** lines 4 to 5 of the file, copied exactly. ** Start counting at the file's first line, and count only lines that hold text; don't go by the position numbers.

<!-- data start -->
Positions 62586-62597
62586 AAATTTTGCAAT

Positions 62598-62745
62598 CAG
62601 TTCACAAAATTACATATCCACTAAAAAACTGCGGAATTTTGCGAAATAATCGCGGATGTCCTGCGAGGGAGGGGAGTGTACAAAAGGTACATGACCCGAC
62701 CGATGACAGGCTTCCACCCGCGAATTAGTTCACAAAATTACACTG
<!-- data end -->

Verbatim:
62598 CAG
62601 TTCACAAAATTACATATCCACTAAAAAACTGCGGAATTTTGCGAAATAATCGCGGATGTCCTGCGAGGGAGGGGAGTGTACAAAAGGTACATGACCCGAC